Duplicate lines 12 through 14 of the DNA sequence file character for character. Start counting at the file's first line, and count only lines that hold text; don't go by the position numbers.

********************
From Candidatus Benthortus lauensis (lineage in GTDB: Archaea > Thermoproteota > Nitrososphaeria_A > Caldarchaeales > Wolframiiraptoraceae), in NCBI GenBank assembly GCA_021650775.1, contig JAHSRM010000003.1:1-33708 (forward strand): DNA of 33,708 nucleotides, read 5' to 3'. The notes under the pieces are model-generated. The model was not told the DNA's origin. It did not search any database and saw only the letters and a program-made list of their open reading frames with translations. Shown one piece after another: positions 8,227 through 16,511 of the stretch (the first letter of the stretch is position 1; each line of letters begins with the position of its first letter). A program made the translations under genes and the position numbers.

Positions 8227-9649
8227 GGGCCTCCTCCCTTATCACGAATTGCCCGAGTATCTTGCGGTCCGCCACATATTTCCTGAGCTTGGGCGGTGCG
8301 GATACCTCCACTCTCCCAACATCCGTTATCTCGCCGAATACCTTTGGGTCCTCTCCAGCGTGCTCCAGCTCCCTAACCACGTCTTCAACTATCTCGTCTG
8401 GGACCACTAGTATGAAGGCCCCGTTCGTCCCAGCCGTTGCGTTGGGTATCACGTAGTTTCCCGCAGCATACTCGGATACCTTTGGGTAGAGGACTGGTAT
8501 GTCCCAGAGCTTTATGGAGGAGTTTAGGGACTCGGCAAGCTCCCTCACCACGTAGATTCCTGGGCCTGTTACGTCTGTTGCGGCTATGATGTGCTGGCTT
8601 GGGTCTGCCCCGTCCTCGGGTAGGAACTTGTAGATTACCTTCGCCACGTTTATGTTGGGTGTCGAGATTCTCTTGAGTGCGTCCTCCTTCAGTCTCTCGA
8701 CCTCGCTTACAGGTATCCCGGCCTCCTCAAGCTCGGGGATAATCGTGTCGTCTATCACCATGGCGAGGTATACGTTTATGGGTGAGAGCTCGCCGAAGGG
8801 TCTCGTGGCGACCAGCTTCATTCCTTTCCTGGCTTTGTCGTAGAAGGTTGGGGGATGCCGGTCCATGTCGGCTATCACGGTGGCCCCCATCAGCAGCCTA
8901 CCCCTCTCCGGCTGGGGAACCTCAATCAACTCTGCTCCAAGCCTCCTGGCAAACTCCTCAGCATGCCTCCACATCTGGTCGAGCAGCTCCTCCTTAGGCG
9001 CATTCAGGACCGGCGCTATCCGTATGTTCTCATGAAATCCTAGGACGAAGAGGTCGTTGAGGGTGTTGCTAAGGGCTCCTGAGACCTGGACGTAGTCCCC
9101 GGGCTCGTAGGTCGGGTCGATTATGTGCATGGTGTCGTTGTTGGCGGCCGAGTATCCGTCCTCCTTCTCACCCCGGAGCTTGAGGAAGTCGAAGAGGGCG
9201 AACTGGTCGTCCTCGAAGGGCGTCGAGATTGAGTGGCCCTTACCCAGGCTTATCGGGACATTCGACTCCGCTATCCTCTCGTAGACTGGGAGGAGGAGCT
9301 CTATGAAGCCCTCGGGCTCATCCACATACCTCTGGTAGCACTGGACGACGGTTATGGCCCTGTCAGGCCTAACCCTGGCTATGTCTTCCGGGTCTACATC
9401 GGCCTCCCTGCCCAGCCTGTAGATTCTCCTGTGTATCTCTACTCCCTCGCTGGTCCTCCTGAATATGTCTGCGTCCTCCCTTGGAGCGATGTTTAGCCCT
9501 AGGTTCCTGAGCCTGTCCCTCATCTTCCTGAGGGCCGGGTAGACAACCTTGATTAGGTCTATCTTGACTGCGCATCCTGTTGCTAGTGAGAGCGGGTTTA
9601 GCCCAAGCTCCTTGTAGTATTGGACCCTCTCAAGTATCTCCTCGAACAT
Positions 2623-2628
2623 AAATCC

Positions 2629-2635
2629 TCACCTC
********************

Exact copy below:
9101 GGGCTCGTAGGTCGGGTCGATTATGTGCATGGTGTCGTTGTTGGCGGCCGAGTATCCGTCCTCCTTCTCACCCCGGAGCTTGAGGAAGTCGAAGAGGGCG
9201 AACTGGTCGTCCTCGAAGGGCGTCGAGATTGAGTGGCCCTTACCCAGGCTTATCGGGACATTCGACTCCGCTATCCTCTCGTAGACTGGGAGGAGGAGCT
9301 CTATGAAGCCCTCGGGCTCATCCACATACCTCTGGTAGCACTGGACGACGGTTATGGCCCTGTCAGGCCTAACCCTGGCTATGTCTTCCGGGTCTACATC